By on November 23, 2009

Booth babe co-efficient high. Picture courtesy Chinadaily.com.cn

China’s car sales can’t go on forever growing at a 50 percent to sometimes 100 percent clip, auto execs agree at the Guangzhou auto show. All are convinced that the growth will continue next year at a more – what’s the buzzword?- sustainable rate.

The Guangzhou auto show opened today. In case you’ve never heard of Guangzhou, it is a city of around 10m (nobody knows for sure,) and the main manufacturing hub of the Pearl River delta. Formerly known as Canton. About 30 percent of China’s GDP is produced in the South. The opening of the show prompted some major announcements. Here are some of them:

GM China expects its sales to rise by 50 percent in China this year, Kevin Wale said to Reuters. From January to November, GM China sold 1.5m units. GM should close out the year anywhere between 1.6m and 1.7m units sold. For 2010, Wale is cautious, he sees a growth of  only 10 to 15 percent. Which nonetheless should bring GM China close to the 2m mark next year. In any case, Wale is flexible. “We’ve been changing the full-year forecast every month.” Next year, China could be GM’s biggest market.

Toyota doesn’t see much of a slowdown next year. Because their growth in China is pretty anemic this year. Toyota’s China sales should rise about 17 percent to 700,000 vehicles this year from 600,000 in 2008.  Shame on you, Toyota, that’s grossly under-performing the market. Next year? Sales growth is expected to slow to about 14 percent in 2010, with the company aiming to sell about 800,000 vehicles in China.  Said Toyota’s Masahiro Kato to Reuters, before he continued his nap.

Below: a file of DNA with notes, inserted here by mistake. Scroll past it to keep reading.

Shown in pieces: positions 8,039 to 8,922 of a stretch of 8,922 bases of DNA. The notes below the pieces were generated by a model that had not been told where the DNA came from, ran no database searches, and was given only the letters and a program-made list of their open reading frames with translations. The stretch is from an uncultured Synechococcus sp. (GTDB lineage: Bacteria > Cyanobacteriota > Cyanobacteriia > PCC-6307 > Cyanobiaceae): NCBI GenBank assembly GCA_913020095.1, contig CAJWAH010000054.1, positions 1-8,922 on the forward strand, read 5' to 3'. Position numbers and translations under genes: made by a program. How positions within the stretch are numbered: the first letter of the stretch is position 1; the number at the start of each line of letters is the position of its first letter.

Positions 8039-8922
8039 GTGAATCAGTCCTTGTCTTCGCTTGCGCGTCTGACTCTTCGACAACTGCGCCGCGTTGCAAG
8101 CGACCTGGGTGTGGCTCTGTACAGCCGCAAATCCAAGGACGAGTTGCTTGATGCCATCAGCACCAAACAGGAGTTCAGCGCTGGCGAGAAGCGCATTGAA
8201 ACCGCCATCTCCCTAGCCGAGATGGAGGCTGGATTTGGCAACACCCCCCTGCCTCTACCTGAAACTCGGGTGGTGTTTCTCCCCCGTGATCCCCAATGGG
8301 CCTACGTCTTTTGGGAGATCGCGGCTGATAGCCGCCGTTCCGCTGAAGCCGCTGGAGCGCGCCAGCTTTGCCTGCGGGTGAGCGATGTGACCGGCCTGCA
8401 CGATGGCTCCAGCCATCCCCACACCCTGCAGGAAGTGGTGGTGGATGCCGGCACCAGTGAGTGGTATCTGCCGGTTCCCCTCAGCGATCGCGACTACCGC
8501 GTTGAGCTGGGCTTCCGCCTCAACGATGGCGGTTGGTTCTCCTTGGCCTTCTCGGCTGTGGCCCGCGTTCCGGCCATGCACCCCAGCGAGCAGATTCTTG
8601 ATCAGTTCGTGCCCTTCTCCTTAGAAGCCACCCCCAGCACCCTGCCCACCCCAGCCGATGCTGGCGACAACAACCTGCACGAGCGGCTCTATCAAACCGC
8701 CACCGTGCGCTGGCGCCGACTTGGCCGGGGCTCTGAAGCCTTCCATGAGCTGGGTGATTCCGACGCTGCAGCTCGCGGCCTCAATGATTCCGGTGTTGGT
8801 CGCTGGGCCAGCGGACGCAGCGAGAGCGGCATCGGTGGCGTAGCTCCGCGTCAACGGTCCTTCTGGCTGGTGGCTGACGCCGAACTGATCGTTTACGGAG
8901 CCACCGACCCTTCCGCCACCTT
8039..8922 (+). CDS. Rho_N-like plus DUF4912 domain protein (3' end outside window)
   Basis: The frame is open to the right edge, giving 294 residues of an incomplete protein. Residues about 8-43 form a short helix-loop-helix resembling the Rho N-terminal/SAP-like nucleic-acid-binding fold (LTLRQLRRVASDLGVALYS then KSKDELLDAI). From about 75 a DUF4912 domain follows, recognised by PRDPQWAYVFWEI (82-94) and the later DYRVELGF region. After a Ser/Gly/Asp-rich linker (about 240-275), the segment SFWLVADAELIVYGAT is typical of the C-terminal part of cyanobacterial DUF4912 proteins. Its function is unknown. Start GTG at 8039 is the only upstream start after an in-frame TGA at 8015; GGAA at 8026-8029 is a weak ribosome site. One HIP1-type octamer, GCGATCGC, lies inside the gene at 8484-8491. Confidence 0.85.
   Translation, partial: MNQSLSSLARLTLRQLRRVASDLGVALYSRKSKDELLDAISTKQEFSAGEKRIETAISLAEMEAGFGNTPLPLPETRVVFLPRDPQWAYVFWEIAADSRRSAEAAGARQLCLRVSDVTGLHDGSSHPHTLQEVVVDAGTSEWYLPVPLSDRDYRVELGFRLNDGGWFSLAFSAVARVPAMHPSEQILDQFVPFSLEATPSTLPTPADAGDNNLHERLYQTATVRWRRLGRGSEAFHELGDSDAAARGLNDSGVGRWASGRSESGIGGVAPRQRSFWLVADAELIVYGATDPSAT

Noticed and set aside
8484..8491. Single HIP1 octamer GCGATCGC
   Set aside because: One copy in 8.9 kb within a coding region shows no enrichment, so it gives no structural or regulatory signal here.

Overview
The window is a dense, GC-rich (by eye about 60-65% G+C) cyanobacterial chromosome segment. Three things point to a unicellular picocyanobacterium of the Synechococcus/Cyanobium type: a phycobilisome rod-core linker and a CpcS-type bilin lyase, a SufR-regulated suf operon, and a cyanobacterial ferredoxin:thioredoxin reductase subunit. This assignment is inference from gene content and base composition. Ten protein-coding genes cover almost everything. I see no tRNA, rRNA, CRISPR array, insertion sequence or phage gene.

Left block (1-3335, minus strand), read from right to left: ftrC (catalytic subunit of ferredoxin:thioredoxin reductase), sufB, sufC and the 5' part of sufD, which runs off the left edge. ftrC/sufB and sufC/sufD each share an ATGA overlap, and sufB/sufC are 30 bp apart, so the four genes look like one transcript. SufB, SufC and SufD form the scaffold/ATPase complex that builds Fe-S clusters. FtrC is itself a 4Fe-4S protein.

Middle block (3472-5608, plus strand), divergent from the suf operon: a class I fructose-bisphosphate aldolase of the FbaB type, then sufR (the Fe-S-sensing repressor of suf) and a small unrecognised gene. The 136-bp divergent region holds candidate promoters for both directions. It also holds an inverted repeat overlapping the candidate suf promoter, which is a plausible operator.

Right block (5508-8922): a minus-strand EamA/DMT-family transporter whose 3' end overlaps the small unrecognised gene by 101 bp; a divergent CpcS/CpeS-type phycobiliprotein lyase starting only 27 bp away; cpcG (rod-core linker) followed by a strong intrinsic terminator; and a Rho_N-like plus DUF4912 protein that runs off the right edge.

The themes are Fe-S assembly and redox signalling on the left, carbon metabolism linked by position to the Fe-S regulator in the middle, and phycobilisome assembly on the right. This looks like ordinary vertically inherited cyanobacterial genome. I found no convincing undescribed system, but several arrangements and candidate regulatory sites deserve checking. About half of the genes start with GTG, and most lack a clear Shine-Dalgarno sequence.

Volkswagen’s Vahland  announced lofty goals, but few concrete plans. Especially no concrete as in building a new factory in the South. That announcement was widely expected. Vahland disappointed.  He said his company plans to more than triple its sales in south China by 2018, and wants to double sales to 2 million units by that time. Nothing about a new factory, noting about SEAT coming to China.

Daimler AG’s Mercedes-Benz expects China to surpass the U.K. as its third-biggest market next year. Chinese auto sales will like rise by as much as 15 percent next year, Mercedes-Benz China head Klaus Maier said at the Guangzhou show to Bloomberg. The automaker’s China sales this year will probably rise 65 percent to 65,000 cars, he said.

Nissan targets 20 percent growth for next year and plans to boost its China sales next year to 600,000 units. However, they only have capacity for 500,000 vehicles.

All makers seem to agree that the Chinese auto market will grow by “only” 15 percent or thereabouts next year. Most auto markets in the world would happily take 15 percent. In China, 15 percent more would mean around 14m units sold be end of  2010. Most likely, it will be more. China’s Geely thinks so. They are planning for 20 to 30 percent growth.

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5 Comments on “Auto Execs In Guangzhou: China Will Grow Further, But Slower...”


  • avatar
    Lorenzo

    I’ve read a couple pieces skeptical of China’s auto production numbers. One analyst pointed out that China’s gasoline consumption is just creeping up, and he even speculated that the government was buying up excess production and storing the cars in huge lots somewhere (google earth, anyone?).